By Rich Lowry
Margaret Thatcher is on the cover of Newsweek, or — the next best thing — Meryl Streep is on the cover as the former British prime minister in a new biopic.
Thatcher is a rich theme. If the types who expound on such things didn’t so hate her politics, she’d launch a thousand dissertations on those inexhaustible academic themes of class and gender. As the daughter of a grocer, she was looked down upon as the personification of, in the words of one highfalutin critic, “the worst of the lower-middle-class.” As a woman in a man’s world, she was venomously attacked by her opponents as a “bitch” or “the bag.”
At this moment in our history, though, it is Thatcher’s central purpose that is most important: Her unyielding rejection of British decline. She rejected it with every bone in her middle-class body even though sophisticates scoffed at such a naive nationalism. She rejected it even though the grandees of her own party said it was inevitable. She rejected it even though she knew reversing it meant forcing a wrenching political and economic crisis.
The acrid whiff of decline is in the air in America, in the enduringly weak employment picture, in the spiraling debt, in the persistent pessimism about our prospects and in the intellectual preparation for a “post-American world.” Part of the volatility in the Republican presidential field is the unfulfilled hunger for a Thatcher-like figure. Needless to say, Thatchers aren’t often on offer.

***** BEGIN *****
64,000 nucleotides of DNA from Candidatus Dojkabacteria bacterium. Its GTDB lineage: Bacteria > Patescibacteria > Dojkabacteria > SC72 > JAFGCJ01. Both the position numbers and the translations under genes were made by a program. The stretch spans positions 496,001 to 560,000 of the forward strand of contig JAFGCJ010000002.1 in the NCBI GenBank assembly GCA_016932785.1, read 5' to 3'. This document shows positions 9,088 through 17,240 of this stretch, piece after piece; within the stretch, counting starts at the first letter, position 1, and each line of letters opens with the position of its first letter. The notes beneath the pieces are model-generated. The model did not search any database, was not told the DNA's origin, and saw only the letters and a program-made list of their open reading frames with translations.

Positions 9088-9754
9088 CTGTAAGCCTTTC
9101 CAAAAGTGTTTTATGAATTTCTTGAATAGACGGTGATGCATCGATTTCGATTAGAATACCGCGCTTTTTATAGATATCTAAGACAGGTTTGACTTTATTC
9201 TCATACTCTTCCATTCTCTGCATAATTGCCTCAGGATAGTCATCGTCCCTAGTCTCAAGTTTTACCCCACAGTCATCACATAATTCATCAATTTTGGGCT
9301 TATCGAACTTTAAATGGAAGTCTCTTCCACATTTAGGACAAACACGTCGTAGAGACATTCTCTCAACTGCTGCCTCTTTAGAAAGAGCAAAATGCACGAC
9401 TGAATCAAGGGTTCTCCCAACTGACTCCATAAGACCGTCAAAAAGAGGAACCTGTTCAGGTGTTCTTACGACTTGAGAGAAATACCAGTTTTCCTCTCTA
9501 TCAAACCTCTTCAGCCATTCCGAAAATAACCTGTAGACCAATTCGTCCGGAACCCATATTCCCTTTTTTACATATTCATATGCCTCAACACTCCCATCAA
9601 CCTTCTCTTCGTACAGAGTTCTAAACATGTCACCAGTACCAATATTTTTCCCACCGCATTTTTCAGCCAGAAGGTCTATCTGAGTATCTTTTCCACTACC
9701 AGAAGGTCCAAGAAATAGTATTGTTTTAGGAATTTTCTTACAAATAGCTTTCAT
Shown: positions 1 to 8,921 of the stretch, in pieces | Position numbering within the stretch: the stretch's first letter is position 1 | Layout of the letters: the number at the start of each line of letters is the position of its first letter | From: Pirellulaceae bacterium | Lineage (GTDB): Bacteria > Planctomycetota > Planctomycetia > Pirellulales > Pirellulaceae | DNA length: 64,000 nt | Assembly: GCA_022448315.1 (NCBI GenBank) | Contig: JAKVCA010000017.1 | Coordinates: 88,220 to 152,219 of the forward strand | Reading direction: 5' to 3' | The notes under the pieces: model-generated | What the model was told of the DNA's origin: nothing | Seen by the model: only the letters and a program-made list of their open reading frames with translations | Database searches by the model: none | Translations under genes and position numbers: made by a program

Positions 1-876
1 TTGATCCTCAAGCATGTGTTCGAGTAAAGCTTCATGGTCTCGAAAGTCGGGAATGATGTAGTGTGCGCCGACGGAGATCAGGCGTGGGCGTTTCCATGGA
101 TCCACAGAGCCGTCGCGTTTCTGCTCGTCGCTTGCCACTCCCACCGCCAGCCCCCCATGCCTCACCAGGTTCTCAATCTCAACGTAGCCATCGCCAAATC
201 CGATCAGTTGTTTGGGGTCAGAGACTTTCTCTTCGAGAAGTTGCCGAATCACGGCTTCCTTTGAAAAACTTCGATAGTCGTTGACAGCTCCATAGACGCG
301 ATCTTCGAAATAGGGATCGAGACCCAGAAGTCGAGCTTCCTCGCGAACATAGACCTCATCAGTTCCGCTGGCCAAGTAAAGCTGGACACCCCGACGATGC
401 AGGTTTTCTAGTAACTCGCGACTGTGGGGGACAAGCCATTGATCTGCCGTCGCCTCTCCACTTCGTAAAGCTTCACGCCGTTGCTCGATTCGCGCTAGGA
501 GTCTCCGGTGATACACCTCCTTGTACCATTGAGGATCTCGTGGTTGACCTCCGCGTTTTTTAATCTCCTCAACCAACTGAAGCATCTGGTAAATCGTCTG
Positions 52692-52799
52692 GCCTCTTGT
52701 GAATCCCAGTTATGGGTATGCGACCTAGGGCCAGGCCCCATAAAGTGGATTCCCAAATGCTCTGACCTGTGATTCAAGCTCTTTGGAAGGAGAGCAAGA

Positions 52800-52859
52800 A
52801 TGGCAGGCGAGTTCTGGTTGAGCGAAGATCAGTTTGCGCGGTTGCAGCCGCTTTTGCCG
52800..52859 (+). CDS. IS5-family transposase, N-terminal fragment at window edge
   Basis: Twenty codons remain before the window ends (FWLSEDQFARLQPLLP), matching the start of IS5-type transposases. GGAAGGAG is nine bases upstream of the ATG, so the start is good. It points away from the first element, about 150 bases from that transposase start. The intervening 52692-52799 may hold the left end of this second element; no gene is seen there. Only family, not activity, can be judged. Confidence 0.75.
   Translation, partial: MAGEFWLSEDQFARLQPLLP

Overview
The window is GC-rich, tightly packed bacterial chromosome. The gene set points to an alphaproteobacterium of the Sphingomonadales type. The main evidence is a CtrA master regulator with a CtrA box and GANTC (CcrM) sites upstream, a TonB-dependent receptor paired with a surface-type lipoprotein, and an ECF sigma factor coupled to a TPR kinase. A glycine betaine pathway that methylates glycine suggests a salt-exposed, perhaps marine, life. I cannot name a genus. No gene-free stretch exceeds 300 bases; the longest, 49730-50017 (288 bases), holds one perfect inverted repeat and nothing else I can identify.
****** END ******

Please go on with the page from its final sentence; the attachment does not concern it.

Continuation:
The country she wanted to save was by the late 1970s an embarrassing wreck. After World War II, Britain’s leaders had grounded the ship of state on the shoals of socialism. The country was broke and beset by maliciously powerful unions. Humiliatingly, it had to go to the International Monetary Fund for a loan. Henry Kissinger told President Gerald Ford in 1975, “Britain is a tragedy — it has sunk to begging, borrowing, stealing.”
It wasn’t enough to rage against Britain’s fate without correctly diagnosing the source of its sickness. As Claire Berlinski, author of the book-length study of Thatcher titled “There Is No Alternative,” notes, she made an unsparing and comprehensive case against socialism. “In the end,” Thatcher thundered, “the real case against socialism is not its economic inefficiency, though on all sides there is evidence of that. Much more fundamental is its basic immorality.”
Bold but never reckless, as prime minister Thatcher undertook a comprehensive free-market program to tame inflation, restrain spending, cut taxes, privatize industries, bring unions to heel and deregulate the financial industry. At one point, her approval rating dipped to 23 percent, but her vindication was a sustained return to dynamism and growth. Her victory in the Falklands War represented a turning point in national pride. She was Ronald Reagan’s partner in defeating the Soviets. By the end of her career, she had accomplished what Britain’s consensus had once deemed impossible.
In today’s America, the circumstances are very different, and the basic challenge is profoundly the same. Thatcher’s lesson is that decline is inevitable only if its self-fulfilling prophets prevail.
(Rich Lowry is editor of the National Review.)
© 2012 by King Features Synd., Inc.